On one hand, this has already been tested as workable as most countries but USA already successfully provide socialized healthcare and education, and even USA provides socialized government, army or police so it's just a matter of extending already provided services. It is inflation-free, at least on a monetary sense, while not from an expectations point of view: even today, on a country like mine were socialized healthcare works quite well (or it worked quite well, before last decade's explotion of ultraliberalism) there's always the expectation of making it covering more services (i.e.: dental health is not covered) or more areas -i.e.: isn't internet connectivity a necessity right now? maybe we should cover it too...

And, for those lacking either the knowledge or the imagination about how a basically ocious society might end up looking like, just take a History book, as it is not as if it hadn't been tried before: ancient Athens might be a perfect example, and we still remember some of its people and their achievements 2500 years later.

Comment Re:Not mine, you won't... (Score 1) 238

"Once you get outside the rabbit warrens of the upper Atlantic coast, the cities are large enough physically that conventional mass transit as Europeans think of it does not work as well."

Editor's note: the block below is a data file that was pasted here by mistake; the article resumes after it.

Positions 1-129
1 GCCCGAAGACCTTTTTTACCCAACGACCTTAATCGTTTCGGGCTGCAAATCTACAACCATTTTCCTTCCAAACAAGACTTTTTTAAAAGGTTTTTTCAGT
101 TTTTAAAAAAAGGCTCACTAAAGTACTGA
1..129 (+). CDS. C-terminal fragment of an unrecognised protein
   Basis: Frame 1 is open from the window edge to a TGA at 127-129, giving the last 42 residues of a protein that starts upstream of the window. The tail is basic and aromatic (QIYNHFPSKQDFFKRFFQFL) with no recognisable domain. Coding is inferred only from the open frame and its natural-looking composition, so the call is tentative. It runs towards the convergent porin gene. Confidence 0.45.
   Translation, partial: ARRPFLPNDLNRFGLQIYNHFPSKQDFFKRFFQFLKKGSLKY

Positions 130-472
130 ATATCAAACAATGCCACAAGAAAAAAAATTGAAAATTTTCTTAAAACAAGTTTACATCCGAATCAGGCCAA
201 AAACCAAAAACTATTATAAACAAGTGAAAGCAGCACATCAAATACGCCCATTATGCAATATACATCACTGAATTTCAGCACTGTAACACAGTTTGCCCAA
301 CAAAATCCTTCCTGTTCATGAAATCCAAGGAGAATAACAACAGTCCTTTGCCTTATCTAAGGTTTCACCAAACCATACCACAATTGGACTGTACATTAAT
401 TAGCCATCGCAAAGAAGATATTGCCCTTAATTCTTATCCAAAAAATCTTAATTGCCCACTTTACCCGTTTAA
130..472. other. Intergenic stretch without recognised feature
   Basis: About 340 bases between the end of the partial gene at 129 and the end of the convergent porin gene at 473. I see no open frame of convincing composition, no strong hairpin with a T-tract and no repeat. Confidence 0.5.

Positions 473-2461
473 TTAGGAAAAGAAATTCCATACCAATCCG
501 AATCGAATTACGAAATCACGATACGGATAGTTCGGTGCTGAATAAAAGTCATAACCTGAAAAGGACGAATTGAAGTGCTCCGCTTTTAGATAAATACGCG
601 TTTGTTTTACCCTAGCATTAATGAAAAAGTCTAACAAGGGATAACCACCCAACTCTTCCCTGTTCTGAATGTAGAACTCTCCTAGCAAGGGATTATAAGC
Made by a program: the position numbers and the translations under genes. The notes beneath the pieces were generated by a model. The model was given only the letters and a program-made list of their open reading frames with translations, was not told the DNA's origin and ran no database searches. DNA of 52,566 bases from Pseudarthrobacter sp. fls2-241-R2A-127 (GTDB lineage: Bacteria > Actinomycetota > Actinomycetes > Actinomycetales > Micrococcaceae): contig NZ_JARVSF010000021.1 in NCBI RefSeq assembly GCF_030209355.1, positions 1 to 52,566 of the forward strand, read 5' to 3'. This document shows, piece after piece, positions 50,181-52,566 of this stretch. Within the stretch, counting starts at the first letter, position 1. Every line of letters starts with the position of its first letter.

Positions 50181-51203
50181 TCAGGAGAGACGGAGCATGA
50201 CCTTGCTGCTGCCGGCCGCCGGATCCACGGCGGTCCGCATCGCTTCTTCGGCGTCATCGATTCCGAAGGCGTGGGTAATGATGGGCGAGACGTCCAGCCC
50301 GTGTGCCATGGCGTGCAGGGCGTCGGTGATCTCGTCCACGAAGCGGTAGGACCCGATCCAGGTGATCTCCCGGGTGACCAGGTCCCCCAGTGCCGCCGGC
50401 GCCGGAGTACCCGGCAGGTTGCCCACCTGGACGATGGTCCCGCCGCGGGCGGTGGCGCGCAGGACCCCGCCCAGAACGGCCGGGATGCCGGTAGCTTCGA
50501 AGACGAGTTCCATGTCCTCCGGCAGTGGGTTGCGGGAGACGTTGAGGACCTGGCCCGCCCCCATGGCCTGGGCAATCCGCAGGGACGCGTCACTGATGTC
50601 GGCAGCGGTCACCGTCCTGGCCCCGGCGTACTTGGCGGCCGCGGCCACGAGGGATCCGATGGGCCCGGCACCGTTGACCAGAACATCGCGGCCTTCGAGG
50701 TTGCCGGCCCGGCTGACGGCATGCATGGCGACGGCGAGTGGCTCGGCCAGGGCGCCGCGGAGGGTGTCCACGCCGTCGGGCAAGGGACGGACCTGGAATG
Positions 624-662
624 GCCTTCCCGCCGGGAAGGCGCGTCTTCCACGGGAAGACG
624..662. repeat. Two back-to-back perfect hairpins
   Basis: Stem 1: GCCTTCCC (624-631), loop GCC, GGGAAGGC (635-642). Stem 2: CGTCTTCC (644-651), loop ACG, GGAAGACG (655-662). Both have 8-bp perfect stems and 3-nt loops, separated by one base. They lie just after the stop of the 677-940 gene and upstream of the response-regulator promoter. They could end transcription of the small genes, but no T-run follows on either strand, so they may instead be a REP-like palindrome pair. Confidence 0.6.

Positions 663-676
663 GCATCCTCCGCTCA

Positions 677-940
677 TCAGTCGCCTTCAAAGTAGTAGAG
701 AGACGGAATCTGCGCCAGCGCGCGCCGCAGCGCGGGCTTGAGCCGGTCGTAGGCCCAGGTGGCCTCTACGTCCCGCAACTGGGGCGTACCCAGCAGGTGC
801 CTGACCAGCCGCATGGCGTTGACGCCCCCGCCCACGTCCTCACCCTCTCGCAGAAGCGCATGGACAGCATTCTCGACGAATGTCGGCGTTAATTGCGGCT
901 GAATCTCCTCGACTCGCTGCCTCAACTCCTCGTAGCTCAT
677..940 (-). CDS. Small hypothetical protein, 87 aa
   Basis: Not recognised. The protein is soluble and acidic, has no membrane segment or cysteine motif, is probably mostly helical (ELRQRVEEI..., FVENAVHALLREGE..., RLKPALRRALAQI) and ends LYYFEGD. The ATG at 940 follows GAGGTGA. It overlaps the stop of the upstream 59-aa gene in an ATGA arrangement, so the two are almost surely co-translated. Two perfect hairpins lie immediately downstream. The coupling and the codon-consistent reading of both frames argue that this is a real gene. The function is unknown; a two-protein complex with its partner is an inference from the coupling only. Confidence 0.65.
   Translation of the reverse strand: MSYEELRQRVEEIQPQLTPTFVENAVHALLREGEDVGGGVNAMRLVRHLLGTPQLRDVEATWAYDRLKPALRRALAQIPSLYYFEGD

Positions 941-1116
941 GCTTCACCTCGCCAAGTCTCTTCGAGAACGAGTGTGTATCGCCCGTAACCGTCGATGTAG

Isn't this a self-inflicted problem? People density on those "large enough" cities is quite low, isn't it? You build wide, not high, just because you count on personal transportation (cars) to the point of making it basically mandatory. No wonder public transportation doesn't fill the bill if you make your urban design explicitly against it.

Comment Re:I thought diesel ran cleaner (Score 1) 238

"Typical compression ratio in a Diesel engine is somewhere around 20:1, vs a gasoline engine that's running 10:1 or there about."

And then, typical engine regime from a diesel is about half that of its gasoline counterpart (i.e. 1500 vs 3000 RPM) which exactly compensates for the higher compression ratio.

Comment Re:Stop using cars at all. (Score 1) 238

"Not only that, these are cities which are political subdivisions of larger governmental entities who hold power and control over them."